Directed Acyclic Graph (DAG)
What is a Directed Acyclic Graph (DAG)?
Conductor workflows are directed acyclic graphs (DAGs). But what exactly is a DAG?
To understand a DAG, we'll walk through each term (but not in order):
A graph is "a collection of vertices (or points) and edges (or lines) that indicate connections between the vertices."
By this definition, this is a graph - just not exactly correct in the context of DAGs:
But in the context of workflows, we're thinking of a graph more like this:
Imagine each vertex as a microservice, and the lines are how the microservices are connected together. However, this graph is not a directed graph - as there is no direction given to each connection.
A directed graph means that there is a direction to each connection. For example, this graph is directed:
Each arrow has a direction, Point "N" can proceed directly to "B", but "B" cannot proceed to "N" in the opposite direction.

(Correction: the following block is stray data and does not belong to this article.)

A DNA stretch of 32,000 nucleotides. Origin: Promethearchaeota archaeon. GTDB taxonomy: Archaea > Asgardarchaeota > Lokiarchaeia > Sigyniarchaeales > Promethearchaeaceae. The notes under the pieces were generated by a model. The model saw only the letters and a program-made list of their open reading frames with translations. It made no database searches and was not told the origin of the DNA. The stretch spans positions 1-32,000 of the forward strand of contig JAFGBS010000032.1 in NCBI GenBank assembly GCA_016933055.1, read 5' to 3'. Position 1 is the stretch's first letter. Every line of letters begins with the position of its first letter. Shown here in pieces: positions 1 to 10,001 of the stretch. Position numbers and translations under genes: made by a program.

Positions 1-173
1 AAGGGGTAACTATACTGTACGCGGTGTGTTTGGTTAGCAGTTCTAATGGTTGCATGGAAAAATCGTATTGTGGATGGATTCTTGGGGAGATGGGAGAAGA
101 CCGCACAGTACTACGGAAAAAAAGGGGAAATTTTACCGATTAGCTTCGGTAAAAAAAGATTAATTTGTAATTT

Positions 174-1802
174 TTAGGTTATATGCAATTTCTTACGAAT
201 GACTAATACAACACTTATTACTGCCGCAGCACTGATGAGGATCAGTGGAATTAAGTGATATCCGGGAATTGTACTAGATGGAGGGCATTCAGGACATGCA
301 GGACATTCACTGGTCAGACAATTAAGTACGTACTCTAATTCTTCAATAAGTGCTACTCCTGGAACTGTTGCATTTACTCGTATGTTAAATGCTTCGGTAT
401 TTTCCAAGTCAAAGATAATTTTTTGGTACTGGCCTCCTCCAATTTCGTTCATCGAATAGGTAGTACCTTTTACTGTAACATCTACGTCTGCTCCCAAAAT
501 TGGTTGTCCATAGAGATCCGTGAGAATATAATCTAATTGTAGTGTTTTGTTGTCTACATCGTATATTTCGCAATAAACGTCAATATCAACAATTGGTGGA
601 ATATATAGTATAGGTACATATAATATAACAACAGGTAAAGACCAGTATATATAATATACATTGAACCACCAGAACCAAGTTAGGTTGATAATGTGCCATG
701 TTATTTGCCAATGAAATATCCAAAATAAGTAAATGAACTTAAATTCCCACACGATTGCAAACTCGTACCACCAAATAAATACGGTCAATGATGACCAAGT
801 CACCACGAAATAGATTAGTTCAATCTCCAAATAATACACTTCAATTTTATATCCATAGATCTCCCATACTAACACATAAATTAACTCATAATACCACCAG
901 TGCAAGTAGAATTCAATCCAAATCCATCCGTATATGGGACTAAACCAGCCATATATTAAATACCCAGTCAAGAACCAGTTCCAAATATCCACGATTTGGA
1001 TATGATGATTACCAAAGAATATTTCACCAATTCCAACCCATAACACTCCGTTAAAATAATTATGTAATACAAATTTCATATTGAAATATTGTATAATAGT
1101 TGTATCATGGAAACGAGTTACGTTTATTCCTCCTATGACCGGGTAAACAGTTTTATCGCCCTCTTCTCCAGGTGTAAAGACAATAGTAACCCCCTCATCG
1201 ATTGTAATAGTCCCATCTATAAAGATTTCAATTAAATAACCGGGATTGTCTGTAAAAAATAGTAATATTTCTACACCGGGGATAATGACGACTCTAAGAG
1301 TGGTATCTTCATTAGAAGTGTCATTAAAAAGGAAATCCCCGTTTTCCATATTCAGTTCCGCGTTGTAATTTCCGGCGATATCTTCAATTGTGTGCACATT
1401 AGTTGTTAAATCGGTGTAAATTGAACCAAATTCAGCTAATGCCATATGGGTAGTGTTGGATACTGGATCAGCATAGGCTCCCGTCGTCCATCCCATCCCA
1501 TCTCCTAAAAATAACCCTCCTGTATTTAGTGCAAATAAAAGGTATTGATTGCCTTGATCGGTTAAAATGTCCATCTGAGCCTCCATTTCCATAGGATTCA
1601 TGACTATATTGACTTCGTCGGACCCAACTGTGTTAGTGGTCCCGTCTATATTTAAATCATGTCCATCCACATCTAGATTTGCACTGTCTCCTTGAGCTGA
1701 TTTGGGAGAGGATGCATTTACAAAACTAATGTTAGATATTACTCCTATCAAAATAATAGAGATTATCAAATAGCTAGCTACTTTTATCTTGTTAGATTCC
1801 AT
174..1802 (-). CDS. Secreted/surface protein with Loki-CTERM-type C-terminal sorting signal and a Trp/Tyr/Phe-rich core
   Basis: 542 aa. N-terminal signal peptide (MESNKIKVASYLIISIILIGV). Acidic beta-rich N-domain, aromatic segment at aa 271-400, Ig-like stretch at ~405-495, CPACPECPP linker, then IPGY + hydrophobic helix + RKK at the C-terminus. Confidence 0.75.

Acyclic means without circular or cyclic paths. The directed example above shows A -> B -> D -> A is a cyclic loop.
So a Directed Acyclic Graph is a set of vertices where the connections are directed without any looping. DAG charts can only "move forward" and cannot redo a step (or series of steps.)
Since a Conductor workflow is a series of vertices that can connect in only a specific direction and cannot loop, a Conductor workflow is thus a directed acyclic graph:
Can a workflow have loops and still be a DAG?
Yes. For example, Conductor workflows have Do-While loops:
This is still a DAG because the loop is just shorthand for running the tasks inside the loop over and over again. For example, if the 2nd loop in the above image is run 3 times, the workflow path will be:
The path is directed forward, and the loop just makes it easier to define the workflow.